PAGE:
4. Survey Instrument Design 4.1 Minimum Question Specification Achieving a set of minimum questions (Pratt, 2003), will enable the development of standard variables and categories, allow for uniformity and hence comparability across data sets, and ensure that essential data are always collected. The value of data already collected will increase, while the cost of implementing the standard remains minimal. In the reviewed data sets, household items were represented best, followed by activity items, and personal items. Vehicular items were very poorly represented. This illustrates the need for a set of minimum questions. Despite controversy associated with asking questions about racial and cultural background, they should be included in the list. Information on race is required to define the sample population and to conduct interviews; matching interviewers to respondents may increase response rates for CATI and face-to-face surveys (Pratt, 2003). These data may provide insight as to why certain journeys and activities are undertaken. Cultural differences are important to acknowledge before, during, and after the data analysis process especially from an environmental justice perspective. Decisions emanating from unbiased data should take into account travel patterns and needs of particular minority groups and hence address the environmental justice objective that no person or group of people shall be subjected to a disproportionate share of adverse environmental impacts resulting from a development in urban infrastructure or other policy outcome (U.S. EPA, 1995). 5

Standards For Household Travel Surveys – Some Proposals Stopher & Alsnih

Household income, a characteristic on which people are reluctant to give information, is important to collect because it may help explain the use of certain transport modes and why particular activities are undertaken. Table 2 provides the recommended minimum question specification. Table 2: Recommended Minimum Question Specifications Category Ref. Item Household H1 Location H2 Type of Building H3 Household Size H4 Relationships H5 Income H6 Number of Vehicles H7 Housing tenure H8 Re-contact P1 Gender Personal P2 Year of Birth P4 Paid Jobs P6 Job Classification P7 Driving License P8 Non-mobility

Vehicle

Activity

P10 P11 P12 V3 V4 V5 V6 V7 A1 A2 A3 A4

Education Level Handicap Race1 Body Type Year of Production Ownership of Vehicle Use of Vehicle Fuel used in vehicle Start Time2 Activity or Purpose Location Means of Travel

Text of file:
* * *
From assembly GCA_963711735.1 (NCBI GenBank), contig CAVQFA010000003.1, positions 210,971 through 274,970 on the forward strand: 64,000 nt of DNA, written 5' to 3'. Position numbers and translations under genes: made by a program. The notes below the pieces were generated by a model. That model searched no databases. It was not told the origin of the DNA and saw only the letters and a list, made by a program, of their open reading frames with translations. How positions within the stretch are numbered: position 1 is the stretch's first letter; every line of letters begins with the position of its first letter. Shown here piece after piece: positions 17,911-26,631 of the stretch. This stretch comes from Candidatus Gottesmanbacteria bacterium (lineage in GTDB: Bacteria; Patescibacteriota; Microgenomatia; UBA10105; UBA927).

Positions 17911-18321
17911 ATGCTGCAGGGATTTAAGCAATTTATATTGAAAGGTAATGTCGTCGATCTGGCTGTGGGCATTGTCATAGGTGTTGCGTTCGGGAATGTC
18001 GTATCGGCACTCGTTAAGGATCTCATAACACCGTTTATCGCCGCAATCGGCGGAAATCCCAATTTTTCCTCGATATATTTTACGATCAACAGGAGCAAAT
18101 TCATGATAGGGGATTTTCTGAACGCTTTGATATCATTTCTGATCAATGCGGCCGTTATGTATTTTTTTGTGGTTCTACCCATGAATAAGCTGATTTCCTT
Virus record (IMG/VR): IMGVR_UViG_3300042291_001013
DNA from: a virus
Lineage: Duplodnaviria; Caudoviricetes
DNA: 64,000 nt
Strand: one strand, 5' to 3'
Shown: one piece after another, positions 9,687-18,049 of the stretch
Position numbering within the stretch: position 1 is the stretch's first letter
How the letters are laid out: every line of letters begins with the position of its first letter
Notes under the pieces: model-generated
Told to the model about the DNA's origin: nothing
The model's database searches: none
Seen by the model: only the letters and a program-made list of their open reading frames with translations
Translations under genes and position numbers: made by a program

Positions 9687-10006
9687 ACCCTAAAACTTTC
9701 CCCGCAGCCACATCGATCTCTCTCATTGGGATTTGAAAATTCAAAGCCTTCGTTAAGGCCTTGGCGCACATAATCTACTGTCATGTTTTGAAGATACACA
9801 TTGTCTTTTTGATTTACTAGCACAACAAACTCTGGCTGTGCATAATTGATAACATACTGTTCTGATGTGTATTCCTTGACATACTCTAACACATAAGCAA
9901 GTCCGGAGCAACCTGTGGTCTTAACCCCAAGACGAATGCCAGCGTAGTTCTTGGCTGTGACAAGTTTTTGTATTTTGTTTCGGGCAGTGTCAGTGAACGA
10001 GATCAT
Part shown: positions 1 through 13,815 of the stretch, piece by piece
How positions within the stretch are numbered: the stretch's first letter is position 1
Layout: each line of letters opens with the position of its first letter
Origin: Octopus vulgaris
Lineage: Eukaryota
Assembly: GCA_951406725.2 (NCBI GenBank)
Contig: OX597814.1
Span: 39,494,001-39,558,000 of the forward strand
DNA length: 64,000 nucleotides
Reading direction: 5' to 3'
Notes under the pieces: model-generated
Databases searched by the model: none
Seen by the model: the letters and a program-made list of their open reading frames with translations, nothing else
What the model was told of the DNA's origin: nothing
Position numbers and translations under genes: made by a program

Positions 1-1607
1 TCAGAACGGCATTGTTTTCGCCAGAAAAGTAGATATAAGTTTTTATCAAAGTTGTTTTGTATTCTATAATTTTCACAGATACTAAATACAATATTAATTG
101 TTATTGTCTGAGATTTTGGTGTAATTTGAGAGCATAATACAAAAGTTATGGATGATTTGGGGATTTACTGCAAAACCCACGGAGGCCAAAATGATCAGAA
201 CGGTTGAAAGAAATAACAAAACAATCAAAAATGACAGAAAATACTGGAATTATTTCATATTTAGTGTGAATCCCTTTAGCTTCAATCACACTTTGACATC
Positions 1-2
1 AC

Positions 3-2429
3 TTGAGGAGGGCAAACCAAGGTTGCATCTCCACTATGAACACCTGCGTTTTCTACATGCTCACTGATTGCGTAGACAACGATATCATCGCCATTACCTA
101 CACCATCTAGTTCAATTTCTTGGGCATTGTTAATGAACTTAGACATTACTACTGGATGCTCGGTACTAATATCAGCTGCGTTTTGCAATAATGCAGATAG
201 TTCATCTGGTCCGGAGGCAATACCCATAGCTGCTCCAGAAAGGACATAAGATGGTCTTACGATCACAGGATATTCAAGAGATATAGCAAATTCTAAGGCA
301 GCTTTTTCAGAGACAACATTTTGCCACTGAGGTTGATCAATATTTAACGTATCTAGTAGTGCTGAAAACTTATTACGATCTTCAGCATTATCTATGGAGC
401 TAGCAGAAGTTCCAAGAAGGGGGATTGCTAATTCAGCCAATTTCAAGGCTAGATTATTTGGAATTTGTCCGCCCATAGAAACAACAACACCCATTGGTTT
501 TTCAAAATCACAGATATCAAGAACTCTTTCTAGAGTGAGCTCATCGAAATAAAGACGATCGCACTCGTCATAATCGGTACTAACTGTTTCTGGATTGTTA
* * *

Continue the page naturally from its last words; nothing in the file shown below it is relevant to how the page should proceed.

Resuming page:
A5 A6 A7 A8 A9

Mode Sequence Group Size Group Membership Costs Parking

Description Home address or home position in geographic terms Detached, semi-detached, terraced, flat, etc. Number of household members Matrix of relationships between all members of the household Indication of total household income (gross, annual) from all sources Summary of number of vehicles from vehicle data Own or rent status Willingness to be contacted again for further surveys, etc. (Preferable to requesting age) Number of paid positions and hours worked at each in the past week Employee, self-employed, student, unemployed, retired, not employed, etc. Whether or not a current drivers license is held Indication of why no out-of-home activity was performed on a survey day including work-at-home days Highest level of education achieved Types of mobility handicap, both temporary and permanent Defined as currently measured in the U.S. Census E.g., car, van, RV, SUV, etc.

Household/person, lease, institution Main user of vehicle Gasoline, diesel, LPG, etc.

Where the activity was performed, unless traveling If activity is travel, what mode(s) was used (including specifying if a car passenger or driver) Unless collected as fully segmented data Number of persons traveling with respondent as a group Number of persons in the group who live in respondent’s household Total amount spent on tolls, fares and respondent’s share Amount spent to park

4.2 Standardization of Categories It is useful to set standards for categories of those questions that are included in the minimum specifications, as well as also considering standard categories for some of the questions that are not specified within the minimum, but which may be included in many surveys. Probably, the most important of these are income, race, employment status, building/dwelling type, relationships among household members, modes of travel, mobility handicaps, education levels, and activities. Lack of standardisation in these categories makes it extremely difficult to make comparisons between surveys and also may preclude some elements of transfer of models from one location to another, as a result of inconsistent categorisation. Furthermore, many of these variables are also All surveys would use the U.S. Census Bureau definition of Race. Only start time needs to be ascertained in a time-use or activity survey, because, by definition, the start time of an activity is the end time of the previous activity. Only the last activity should need an end time. In a tripbased survey, start and end time should be included.

1

2

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Standards For Household Travel Surveys – Some Proposals Stopher & Alsnih